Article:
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When a Zionist speaker came to Kielce, or a national preacher or activist – their first stop was the home of Sz. Kajzer.

Towards the end of his life he traveled to the land of Israel as a tourist. He wanted to first see the conditions there and later also to settle there with his family. He toured the country up and down and returned to his home to liquidate his business and his assets and realize the dream of his soul; however, death caught him first, and his bones did not get to lie in the soil of the holy land, object of his heart's desire his entire life, whose rebirth and reconstruction he had so yearned to see.

His brother Nechemja was also devoted to the Zionist idea his whole life. He was the agent of the Zionist Organization in Kielce, all the affairs of the Zionists were in his hands: the affairs of the national funds, matters pertaining to immigration to the land of Israel. His wife, Ester Kajzer, a woman of valor, and activist in WIZO [Women of the International Zionist Organization], also participated in every Zionist and national enterprise. They sent their son Icak to the land of Israel; he is now a doctor in the Israel Defense Forces. Their commercial ties did not allow them to leave their dwelling place and to move to the land of their inspiration themselves. Their younger brother settled in the land of Israel when he was still young and as a construction worker he worked towards the rebirth of the country. The flesh-pot of the Diaspora did not have the power to draw him back to his parents and his brother, who lived a life of wealth and lacked nothing.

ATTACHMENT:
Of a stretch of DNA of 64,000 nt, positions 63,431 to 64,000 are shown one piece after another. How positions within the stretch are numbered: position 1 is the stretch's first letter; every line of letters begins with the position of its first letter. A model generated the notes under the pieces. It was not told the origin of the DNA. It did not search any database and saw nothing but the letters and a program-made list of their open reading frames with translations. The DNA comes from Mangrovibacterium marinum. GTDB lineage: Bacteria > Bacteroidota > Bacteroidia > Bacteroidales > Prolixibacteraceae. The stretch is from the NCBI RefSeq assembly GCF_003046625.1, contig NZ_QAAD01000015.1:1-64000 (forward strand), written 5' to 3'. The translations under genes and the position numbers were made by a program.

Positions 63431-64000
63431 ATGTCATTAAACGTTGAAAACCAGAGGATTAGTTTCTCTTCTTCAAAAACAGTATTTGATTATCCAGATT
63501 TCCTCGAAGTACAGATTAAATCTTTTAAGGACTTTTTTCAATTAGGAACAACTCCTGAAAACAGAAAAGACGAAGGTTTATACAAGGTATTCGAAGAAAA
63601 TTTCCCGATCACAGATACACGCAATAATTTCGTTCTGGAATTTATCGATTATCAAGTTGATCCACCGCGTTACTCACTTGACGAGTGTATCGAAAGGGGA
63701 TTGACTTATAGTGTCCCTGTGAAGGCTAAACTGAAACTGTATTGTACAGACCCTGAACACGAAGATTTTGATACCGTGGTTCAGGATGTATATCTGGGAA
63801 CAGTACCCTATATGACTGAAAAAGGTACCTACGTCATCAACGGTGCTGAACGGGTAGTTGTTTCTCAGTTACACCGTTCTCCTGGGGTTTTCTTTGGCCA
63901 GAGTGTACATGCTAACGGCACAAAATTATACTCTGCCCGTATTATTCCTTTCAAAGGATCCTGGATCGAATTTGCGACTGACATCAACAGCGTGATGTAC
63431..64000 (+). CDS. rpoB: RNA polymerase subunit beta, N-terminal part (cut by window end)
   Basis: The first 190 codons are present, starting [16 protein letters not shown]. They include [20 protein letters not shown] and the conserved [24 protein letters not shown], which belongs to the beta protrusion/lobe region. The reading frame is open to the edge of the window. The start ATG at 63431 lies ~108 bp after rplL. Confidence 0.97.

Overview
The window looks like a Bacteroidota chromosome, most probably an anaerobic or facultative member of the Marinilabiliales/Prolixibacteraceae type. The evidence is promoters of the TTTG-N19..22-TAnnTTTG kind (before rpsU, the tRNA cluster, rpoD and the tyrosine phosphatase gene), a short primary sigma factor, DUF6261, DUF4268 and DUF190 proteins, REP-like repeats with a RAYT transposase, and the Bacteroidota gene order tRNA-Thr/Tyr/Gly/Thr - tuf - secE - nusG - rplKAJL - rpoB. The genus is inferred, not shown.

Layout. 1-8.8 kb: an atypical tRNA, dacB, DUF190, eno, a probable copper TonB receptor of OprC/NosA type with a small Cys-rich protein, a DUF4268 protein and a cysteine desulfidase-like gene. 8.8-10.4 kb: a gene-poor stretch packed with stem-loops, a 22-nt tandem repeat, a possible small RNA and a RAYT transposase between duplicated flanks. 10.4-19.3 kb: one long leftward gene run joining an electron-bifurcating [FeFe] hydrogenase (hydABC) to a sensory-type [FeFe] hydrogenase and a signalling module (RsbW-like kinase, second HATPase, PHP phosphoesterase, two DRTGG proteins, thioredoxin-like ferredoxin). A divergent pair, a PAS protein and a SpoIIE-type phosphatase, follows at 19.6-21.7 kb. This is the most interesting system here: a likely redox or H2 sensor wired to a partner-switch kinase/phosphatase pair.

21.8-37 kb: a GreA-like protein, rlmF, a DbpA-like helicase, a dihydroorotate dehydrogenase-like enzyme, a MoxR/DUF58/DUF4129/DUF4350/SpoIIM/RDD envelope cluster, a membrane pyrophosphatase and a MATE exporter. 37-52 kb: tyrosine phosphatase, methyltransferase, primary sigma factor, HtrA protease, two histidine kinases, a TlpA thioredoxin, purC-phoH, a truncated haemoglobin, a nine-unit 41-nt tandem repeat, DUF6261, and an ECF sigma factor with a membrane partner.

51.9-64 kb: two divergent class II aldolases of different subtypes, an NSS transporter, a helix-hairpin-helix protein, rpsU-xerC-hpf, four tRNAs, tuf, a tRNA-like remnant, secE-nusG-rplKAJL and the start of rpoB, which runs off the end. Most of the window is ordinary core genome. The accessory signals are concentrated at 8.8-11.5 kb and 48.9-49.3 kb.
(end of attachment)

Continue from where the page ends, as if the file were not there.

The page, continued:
At the side of the Kajzer brothers stood the Zionist Mosze Piekarski. A man of noble spirit, instilled with Jewish values, well read in its ancient and modern literature, he devoted his physical and spiritual strengths to the Zionist idea and the rebirth of the nation in its homeland. His home was also filled with a Zionist atmosphere; his children were educated in the national-Zionist spirit. He was a model and exemplar of the Jew who was complete in his attributes, his opinions and his manners. Attached to the tradition of his forefathers, he did not regard the new currents in Jewish life negatively. His opinion was that whatever a Jewish mind conceived and thought, whatever Jewish energies created and activated – was dedicated to the nation, and entered its treasury of assets. Having common sense of his own, he knew how to appreciate the common sense of others too.

As the head of the Zionists in Kielce he did much to infuse the Zionist idea in the hearts of the Jewish masses, and to this end he gave popular lectures on subjects and problems of current interest and also in the field of Hebrew literature. He was one who did what he said. After the publication of the Balfour Declaration, when the vision of generations began to be realized, he liquidated his assets and moved to the land of Israel with his family, to the land his heart desired.

When he arrived in this country he did not take up trade as he had in the Diaspora; he knew that the land needed active hands to be renewed from its desolation – and he became a farmer. Even though he was approaching old age, he approached the difficult agricultural work in an unaccustomed climate with youthful heat and enthusiasm. The idea that he had been able to be one of the builders of the homeland and among those making its wasteland fruitful, made all the work pleasant to him, including the most difficult. This is the figure of a Jew complete in all aspects!